I'll follow along though, this sounds like it could be a fun project!

1. I honestly am not to the point of worrying about price point as of right now, My personal goal is just to create the darn thing and see where it goes from there. But as I do believe I've settled that these presses will be 6 and 8 stages, I feel they aren't necessarily going to be head to head with any press, even though I'm sure many people will see it that way.

2.I actually never thought of people loading up more than 100 primers at a time. The flip tray that would be apart of the system would be typical sizes you see now. I would put a warning as to not put more than 100 at a time, but I'm sure that people will say hey lets load 200-300+ into the tray, they can fit. I also feel the design of it is very simple as well. I try to keep everything simple as possible. Less cause for concern that way.

3. Don't have much to say here accept the way the case will be delivered to the shellplate will be different in many ways. But honestly very simple. The hopper will function very much like a Dillon or Hornady.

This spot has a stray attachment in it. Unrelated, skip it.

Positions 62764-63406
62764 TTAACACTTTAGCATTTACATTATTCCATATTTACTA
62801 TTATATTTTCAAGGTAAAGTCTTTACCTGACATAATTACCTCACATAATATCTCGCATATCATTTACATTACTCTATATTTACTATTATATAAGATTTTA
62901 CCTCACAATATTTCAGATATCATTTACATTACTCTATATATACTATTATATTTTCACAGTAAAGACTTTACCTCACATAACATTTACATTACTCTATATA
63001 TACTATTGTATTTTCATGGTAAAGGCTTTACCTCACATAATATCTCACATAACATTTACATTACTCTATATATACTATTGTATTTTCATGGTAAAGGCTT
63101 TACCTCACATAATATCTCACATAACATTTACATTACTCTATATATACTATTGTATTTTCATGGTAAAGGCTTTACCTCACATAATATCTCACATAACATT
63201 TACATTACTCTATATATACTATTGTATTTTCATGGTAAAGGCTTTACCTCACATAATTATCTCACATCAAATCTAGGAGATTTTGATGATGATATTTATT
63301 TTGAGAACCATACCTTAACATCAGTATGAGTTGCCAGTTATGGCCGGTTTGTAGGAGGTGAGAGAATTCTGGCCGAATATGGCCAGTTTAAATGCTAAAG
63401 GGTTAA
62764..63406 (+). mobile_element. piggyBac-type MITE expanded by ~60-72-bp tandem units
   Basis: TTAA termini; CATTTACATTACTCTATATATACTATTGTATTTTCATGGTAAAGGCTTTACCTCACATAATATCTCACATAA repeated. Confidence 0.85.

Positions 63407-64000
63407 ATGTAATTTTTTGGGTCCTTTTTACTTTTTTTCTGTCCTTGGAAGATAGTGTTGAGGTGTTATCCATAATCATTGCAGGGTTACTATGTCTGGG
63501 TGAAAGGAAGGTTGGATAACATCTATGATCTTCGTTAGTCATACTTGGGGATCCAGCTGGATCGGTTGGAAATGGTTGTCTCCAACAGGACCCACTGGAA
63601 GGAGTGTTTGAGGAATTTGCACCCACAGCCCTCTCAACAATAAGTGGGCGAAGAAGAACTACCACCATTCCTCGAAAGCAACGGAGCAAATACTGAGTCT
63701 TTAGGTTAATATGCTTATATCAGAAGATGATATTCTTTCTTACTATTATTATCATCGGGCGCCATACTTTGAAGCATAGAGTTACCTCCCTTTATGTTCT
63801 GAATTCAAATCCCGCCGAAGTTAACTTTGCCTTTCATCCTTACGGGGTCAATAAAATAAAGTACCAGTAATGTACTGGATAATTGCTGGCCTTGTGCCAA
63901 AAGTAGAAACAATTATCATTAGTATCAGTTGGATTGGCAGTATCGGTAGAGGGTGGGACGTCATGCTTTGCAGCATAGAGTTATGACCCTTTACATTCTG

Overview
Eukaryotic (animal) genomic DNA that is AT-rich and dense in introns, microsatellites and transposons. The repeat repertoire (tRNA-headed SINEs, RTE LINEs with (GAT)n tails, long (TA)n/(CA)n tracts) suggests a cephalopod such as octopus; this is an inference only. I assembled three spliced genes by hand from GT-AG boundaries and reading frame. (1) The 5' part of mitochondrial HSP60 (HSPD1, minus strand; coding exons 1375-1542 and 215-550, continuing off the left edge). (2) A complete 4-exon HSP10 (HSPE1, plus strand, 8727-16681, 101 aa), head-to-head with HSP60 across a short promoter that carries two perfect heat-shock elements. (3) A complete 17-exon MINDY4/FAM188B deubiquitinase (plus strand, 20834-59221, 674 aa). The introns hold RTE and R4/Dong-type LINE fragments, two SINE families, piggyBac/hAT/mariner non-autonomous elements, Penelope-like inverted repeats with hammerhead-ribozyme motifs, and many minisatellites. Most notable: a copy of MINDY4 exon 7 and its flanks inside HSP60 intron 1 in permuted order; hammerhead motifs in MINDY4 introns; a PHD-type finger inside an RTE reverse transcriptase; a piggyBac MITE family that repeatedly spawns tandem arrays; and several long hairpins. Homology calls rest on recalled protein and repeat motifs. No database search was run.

4. I'm not so sure it's promise as it is a goal. But imagine if it is achieved.

5. The way I plan on setting positive seating depth is very similar to how a very good single stage achieves it now. Not spring pressure. It would be a solid stop thus force shouldn't matter. What if the difference in primer depth and cleanliness and Swaging where all accomplished with the same tool before getting to the priming station? I think I've got a pretty good idea to do it but won't know for a while until it could be tested.

Edited by Savageman25

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So I have just had a very brief conversation with an owner of a reloading company that I'm sure all of you have heard of (it's one of the big ones in the game). He stopped me before we could get into any details but didn't want to continue without a certain other person on the line. So I have a phone call scheduled for Monday at noon. Who knows if anything will come to fruition but at least they are giving me an ear. I'm honored that they are taking the time and have made me really feel that they care to listen to their customers.

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Very interesting!

Not having enough stations sucks. However, having more stations than needed is really no big deal. The loaded cartridge just passes on by.